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Concrete Pavement Technology Update
Concrete Pavement Research Roadmap Tracks Underway
Over the past few years the FHWA, in cooperation with Iowa State University (ISU) and the American Concrete Pavement Association (ACPA), has developed the Concrete Pavement Road Map, which outlines a collaborative approach to strategic concrete pavement research and technology transfer for the future. The development process relied heavily on input from the stakeholder community. Twelve research tracks were identified and defined.
The Road Map Operations Group, a team assembled by ISU’s National Concrete Pavement Technology Center (CP Tech Center) under contract to the FHWA, is working with industry and government partners to get the research off the ground. Although some work is ongoing in all 12 tracks, in early 2008 three tracks had framework documents developed and are now “officially” getting underway. These are the Mix Design and Analysis track, the Nondestructive Testing track, and the Surface Characteristics track. While these framework documents cannot be released until reviewed by the Roadmap Executive Committee, the research addressed is briefly described below.
Track 1: Performance-Based Concrete Pavement Mix Design System. The final product of this track will be a practical yet innovative concrete mixture design procedure with new equipment, consensus target values, and common laboratory procedures. Full integration of both structural design and field quality control will define a “lab of the future.” This track also lays the groundwork for the concrete paving industry to assume more responsibility for mixture designs as State highway agencies move from method specifications to more advanced acceptance tools.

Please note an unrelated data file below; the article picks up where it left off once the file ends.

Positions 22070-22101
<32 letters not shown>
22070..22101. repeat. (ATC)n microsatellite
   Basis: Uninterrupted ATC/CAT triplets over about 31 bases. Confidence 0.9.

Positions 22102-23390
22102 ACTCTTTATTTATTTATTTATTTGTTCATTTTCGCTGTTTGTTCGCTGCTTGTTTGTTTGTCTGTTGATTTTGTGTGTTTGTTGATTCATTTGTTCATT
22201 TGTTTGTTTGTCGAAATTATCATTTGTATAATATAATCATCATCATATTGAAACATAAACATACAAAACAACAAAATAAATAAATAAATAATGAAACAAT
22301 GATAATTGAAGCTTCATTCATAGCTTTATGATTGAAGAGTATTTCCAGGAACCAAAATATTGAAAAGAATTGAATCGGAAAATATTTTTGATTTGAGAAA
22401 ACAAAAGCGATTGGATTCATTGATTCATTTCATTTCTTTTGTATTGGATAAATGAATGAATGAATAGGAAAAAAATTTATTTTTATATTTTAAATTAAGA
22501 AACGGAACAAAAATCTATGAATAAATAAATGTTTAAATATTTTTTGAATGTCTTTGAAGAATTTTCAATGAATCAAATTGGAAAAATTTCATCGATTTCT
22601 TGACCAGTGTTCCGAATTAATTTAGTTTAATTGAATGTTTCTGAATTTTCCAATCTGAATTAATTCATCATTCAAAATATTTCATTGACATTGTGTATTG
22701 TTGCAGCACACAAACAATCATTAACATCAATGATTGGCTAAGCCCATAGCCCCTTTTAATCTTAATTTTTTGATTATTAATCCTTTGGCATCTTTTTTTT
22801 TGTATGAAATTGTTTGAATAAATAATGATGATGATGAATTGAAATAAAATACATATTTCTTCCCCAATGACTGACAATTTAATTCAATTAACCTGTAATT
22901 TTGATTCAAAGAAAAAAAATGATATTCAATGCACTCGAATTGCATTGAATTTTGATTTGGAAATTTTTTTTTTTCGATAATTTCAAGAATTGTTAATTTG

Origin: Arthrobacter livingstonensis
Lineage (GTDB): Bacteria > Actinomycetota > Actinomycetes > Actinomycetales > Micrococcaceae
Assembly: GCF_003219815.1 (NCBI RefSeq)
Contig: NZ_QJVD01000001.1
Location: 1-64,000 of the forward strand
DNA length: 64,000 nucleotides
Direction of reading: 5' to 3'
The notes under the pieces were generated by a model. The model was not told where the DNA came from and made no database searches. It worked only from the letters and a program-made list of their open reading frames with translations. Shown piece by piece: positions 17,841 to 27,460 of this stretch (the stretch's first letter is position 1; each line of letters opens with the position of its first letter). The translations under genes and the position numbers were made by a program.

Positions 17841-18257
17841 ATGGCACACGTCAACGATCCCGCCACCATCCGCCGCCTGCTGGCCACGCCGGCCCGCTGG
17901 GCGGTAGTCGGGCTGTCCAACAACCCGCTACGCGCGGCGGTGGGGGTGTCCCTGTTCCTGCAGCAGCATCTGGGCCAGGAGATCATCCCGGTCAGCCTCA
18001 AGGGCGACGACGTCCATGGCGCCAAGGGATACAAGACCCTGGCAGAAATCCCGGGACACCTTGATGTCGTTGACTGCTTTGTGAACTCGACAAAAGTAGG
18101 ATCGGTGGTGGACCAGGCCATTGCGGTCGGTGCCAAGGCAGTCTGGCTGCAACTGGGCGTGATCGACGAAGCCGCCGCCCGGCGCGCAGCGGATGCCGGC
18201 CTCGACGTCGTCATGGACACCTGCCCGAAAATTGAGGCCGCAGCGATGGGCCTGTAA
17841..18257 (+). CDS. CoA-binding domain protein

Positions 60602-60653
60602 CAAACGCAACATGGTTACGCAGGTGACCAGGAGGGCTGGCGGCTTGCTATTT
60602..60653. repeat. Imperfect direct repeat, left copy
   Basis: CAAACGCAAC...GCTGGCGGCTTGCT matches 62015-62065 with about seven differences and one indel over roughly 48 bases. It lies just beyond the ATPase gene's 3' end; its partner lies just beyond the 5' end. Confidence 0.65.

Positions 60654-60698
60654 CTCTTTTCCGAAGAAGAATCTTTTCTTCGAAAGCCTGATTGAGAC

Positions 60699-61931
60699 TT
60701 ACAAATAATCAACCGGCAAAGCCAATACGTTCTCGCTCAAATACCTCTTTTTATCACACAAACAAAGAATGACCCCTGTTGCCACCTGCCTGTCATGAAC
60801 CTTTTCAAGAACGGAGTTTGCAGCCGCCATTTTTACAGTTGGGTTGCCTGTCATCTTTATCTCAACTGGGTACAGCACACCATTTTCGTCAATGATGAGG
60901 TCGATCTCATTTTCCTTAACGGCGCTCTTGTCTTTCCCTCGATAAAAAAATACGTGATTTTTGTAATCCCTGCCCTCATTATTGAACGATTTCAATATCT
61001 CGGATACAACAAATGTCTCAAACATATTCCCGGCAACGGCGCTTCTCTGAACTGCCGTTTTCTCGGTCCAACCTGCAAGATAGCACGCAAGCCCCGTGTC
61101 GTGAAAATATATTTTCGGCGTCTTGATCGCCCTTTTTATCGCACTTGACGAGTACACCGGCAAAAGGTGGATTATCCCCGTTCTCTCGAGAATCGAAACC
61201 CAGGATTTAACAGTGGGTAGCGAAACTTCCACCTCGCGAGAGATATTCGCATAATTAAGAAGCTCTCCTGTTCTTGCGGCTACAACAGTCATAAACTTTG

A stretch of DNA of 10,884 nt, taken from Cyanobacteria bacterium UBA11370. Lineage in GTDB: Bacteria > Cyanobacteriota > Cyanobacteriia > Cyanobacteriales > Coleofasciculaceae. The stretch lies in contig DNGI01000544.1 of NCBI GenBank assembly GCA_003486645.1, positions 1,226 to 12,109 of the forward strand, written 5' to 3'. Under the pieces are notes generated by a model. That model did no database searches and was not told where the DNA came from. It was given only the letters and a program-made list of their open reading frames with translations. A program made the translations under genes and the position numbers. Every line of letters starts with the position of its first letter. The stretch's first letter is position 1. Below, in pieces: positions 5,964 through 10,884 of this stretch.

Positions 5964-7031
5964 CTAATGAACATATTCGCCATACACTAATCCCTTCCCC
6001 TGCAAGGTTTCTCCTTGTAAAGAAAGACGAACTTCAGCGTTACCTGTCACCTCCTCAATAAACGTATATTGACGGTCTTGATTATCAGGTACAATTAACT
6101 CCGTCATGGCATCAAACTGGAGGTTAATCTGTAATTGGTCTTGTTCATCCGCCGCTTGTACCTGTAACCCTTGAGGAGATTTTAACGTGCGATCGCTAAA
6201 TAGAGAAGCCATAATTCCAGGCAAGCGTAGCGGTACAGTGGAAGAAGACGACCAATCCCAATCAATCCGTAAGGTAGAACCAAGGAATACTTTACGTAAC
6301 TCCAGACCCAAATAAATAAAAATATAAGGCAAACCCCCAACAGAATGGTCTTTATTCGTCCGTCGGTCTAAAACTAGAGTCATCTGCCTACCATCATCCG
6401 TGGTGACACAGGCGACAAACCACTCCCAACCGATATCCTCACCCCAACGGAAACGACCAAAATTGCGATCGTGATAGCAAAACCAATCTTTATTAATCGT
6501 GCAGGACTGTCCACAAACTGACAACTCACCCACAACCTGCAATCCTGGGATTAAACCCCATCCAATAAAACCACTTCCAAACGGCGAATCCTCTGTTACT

Track 1 has four subtracks:
Track 3: High-Speed Nondestructive Testing and Intelligent Construction Systems. This track will develop high-speed, nondestructive quality control systems to monitor pavement properties continuously during construction. As a result, immediate adjustments can be made to ensure the highest quality finished product that meets given performance specifications. Many problem statements in this track relate to track 1 and others.
Three subtracks have been identified:
Track 4: Optimized Surface Characteristics for Safe, Quiet, and Smooth Concrete Pavements. This track will improve understanding of concrete pavement surface characteristics. Results will provide tools to help engineers meet or exceed predetermined requirements for friction/safety, tire–pavement noise, smoothness, splash and spray, wheel path wear (hydroplaning), light reflection, rolling resistance, and durability. While each of these functional elements of a pavement is critical, the challenge is to improve one characteristic without compromising another, especially when safety is an issue.
Track 4 has the following subtracks:
Article prepared by Ken McGhee, CPTP Implementation Team (email@example.com).